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Paddy Jackson in his element, says London Irish coach Kiss


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Driving force: Paddy Jackson

Driving force: Paddy Jackson

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Driving force: Paddy Jackson

London Irish head coach Les Kiss believes Paddy Jackson will be a major success at the club, despite enduring an injury-hit first season.

Jackson, who joined London Irish last summer following one year with Perpignan, is an influential figure behind the scenes, according to Kiss.

London Irish are set to resume their Premiership campaign away to Bath tomorrow afternoon, and Kiss is hoping that Jackson can build on his impressive pre-season form.

The 28-year-old, who won 25 caps for Ireland, left Ulster in 2018 having had his contract revoked after becoming embroiled in a sexual assault case for which he was found not guilty.

Kiss, who worked with Jackson during his time as Ireland's defence coach, says he has done "exceptionally well" since joining London Irish.

"It was unfortunate he got injured early in the year, he was going bloody brilliantly then," Kiss said.

"We now know that he is totally in a good place now, touch wood.

"He's driving the team around the park, he's mentoring a couple of young guys we've got here. He's in his element at the moment.

"The players have bought into him and really the type of game I'd like the boys to play is around the strengths that he and Sean O'Brien have."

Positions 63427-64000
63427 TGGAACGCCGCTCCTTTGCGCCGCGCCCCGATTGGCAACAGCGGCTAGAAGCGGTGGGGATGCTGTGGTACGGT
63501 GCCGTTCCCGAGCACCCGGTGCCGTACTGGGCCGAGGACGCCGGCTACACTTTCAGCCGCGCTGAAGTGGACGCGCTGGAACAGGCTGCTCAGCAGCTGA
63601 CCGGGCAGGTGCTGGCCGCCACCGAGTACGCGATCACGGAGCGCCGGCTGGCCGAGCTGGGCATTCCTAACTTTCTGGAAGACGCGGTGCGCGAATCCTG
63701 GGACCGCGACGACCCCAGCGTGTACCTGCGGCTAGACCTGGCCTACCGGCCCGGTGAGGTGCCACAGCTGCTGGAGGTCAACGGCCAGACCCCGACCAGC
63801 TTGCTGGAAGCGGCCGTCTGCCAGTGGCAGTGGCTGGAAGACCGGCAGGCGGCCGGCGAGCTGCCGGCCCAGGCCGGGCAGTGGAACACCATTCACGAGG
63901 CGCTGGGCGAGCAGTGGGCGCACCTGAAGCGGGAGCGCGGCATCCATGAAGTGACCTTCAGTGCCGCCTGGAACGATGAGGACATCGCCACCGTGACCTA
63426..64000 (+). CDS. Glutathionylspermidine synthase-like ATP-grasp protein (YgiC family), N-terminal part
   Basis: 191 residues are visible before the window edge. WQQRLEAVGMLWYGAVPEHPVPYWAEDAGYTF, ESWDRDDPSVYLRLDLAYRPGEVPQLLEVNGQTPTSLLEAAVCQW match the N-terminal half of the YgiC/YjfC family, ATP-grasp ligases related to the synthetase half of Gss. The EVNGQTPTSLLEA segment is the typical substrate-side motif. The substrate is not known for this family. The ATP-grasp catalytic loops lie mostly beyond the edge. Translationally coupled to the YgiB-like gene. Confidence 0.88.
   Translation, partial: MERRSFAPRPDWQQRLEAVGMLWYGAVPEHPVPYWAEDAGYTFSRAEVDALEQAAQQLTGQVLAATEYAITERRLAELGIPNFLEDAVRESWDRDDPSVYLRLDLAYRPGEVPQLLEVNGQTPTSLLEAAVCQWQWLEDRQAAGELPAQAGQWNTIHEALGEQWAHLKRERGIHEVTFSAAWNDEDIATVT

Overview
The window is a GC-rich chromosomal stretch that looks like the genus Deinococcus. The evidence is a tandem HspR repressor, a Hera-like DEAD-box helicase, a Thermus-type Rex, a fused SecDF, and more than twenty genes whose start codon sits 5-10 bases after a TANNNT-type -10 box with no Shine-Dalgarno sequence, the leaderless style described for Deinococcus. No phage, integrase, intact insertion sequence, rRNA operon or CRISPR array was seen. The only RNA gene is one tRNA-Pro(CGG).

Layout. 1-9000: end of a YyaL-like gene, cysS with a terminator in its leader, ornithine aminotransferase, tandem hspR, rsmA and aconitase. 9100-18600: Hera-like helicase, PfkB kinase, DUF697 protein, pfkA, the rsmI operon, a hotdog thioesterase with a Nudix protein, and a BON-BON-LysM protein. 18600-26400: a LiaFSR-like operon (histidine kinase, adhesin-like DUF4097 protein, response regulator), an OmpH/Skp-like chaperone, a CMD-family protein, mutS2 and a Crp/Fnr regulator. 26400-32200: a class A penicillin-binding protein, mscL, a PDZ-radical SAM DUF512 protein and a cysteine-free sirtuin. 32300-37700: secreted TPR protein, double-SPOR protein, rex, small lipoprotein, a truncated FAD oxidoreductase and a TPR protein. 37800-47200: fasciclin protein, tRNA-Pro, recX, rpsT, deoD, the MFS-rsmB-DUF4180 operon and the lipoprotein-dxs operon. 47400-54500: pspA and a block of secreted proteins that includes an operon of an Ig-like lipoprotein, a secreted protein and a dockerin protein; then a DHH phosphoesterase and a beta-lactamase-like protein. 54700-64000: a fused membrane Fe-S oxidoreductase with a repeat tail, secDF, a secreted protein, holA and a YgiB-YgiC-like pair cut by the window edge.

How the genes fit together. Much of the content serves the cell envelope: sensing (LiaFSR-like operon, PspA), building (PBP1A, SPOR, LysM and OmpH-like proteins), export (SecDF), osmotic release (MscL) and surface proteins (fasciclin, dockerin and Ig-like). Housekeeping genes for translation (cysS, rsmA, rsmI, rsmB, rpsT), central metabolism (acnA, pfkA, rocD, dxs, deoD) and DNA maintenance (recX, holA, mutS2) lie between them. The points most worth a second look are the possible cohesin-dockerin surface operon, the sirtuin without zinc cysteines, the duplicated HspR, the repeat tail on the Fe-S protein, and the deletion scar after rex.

Kiss said he is grateful the Gallagher Premiership will be played to a conclusion ahead of the season's resumption tomorrow.

The Exiles travel to Bath tomorrow for their first match since a heavy defeat at Sale on March 6 before the campaign was suspended indefinitely due to the coronavirus pandemic.

Premiership bosses have put exhaustive measures in place to ensure the sport can safely return and Kiss admits he is very grateful that the league is able to restart.

"There's a nervous excitement I think," Kiss said. "It's massive to be out of the game for four, five months for any player, it must be massive to not have that feeling.

"I can only imagine that there's going to be a lot of anxiety from a lot of players about where they stand.

"No one really knows, but personally I don't usually get butterflies this early in the week, but I've got a few of those butterflies in there, and the adrenaline, but it's exciting. It's a positive nervousness from everyone.

"I'm comfortable (with the Covid-19 arrangements) to tell you the truth, maybe I'm just grateful for the fact that it's back on, but who knows if this is the best or the right decisions, we've just got to go out there and do it, and that's my belief, and make it work."

The Exiles sit eighth in the table and will play their remaining home fixtures at the Twickenham Stoop, instead of their usual base of the Madejski Stadium, ahead of their relocation next season to their new home at the Brentford Community Stadium.

Former Ireland flanker Sean O'Brien is hoping to kick-start his own career with the Exiles, having made just one appearance for his new club before the suspension of the league.

The 33-year-old, who has had an even more extended period away from the game due to undergoing a hip resurfacing operation before lockdown, is itching to get back to action but knows things will be different in the new behind-closed-doors environment.

"It's hugely exciting to be honest, we've put in a lot of hard work over the last couple of months," O'Brien said.

"I think having no crowd can level things. I think it can have that effect because obviously going somewhere like that (Bath) they have a big following and now there's no crowd it does level it out a little bit, and we probably would have five or six hundred going to that game.

"Again it's strange, that there will be no atmosphere in the stadium other than the one we bring ourselves, so it does level it out a little bit if you want to look at it that way, absolutely."

Belfast Telegraph